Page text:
That is impressive. I’m hard pressed to think of many companies that hold a 30 percent market share in such an important industry.

PayPal is a company that is ingrained in the future growth of online consumption. There are few — if any — trends that I’d prefer to have exposure to than the growth in e-commerce. I was surprised to learn that even today, e-commerce accounts for just 10 percent of all retail transactions.1 That percentage is going to increase many times over in the coming years and PayPal is going to be a huge direct beneficiary of it.

With 237 million active accounts and 19 million different merchants locked in using PayPal, Loeb notes in his letter that PayPal has a scale advantage that is ten times that of its competitors.

That is the kind of business moat that all great investors dream of.

Click to enlarge

In addition to the rapid revenue growth that the continued global move to e-commerce will bring, Loeb also believe that PayPal has a big opportunity to improve its profit margins by making its operations more efficient.

While PayPal has been around since the late 90s, it has only operated as a standalone business for the past three years since being spun-off by EBay. As a result, there are still low hanging efficiency gains to be picked.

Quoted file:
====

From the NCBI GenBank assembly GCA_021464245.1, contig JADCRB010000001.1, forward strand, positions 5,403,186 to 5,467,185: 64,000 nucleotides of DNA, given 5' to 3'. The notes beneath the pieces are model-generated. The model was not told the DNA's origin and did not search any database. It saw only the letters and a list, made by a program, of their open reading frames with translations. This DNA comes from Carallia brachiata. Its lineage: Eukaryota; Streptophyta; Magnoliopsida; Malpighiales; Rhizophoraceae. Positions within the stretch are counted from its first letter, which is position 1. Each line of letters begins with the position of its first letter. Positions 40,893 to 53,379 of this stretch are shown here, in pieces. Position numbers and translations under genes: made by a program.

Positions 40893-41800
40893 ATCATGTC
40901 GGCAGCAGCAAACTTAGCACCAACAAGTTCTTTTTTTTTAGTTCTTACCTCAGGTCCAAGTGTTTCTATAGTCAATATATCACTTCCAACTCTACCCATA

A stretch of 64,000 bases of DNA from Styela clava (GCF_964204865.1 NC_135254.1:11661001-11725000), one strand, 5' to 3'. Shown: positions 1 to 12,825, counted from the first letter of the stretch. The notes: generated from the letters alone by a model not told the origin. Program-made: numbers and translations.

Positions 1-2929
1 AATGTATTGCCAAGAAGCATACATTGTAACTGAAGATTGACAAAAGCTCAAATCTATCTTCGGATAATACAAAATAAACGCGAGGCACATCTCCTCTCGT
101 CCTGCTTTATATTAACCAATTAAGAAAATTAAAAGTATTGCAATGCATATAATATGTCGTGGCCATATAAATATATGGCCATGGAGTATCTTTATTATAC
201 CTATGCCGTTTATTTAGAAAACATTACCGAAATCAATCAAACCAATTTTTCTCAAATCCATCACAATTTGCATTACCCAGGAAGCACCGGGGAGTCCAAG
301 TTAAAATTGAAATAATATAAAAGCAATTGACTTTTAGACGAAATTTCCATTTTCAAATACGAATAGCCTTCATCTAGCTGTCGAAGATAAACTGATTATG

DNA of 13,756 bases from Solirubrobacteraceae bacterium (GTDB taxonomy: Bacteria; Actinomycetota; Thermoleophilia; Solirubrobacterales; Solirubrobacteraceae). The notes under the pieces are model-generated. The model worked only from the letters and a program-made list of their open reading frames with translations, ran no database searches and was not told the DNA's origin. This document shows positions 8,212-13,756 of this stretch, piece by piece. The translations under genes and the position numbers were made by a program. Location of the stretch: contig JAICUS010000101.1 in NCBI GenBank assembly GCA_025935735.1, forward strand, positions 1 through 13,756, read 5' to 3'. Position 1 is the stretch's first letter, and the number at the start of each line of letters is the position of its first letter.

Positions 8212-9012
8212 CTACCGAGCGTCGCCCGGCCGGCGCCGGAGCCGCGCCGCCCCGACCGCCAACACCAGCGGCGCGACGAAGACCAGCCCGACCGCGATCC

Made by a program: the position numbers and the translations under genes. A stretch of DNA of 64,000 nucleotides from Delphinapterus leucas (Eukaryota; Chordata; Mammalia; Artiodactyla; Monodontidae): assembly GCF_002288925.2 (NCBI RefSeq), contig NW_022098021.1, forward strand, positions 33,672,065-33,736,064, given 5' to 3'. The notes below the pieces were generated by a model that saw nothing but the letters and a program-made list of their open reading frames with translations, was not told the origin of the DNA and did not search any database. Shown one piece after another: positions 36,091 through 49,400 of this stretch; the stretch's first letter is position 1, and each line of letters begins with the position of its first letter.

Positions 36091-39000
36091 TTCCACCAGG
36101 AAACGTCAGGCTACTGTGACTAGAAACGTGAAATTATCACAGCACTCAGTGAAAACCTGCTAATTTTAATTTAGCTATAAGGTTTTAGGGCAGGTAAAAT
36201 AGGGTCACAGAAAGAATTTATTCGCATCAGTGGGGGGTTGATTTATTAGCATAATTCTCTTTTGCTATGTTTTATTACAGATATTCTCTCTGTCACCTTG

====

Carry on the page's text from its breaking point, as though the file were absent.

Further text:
Today, PayPal generates a 25 percent operating profit margin on net revenues. Loeb believes that should be closer to 30 percent and will be as IT service costs are rationalized. There are 18,000 service jobs that are prime candidates for automation.

Doing so will add more than $500 million to PayPal’s bottom line.

Loeb expects that PayPal is going to produce earnings over the next 18 months that significantly beat what analysts are currently estimating. His target price for PayPal is $125 before the end of 2019.

With PayPal shares having pulled back recently, that would mean that there is 50 percent upside to be realized in a pretty short period of time if Loeb’s vision comes to pass.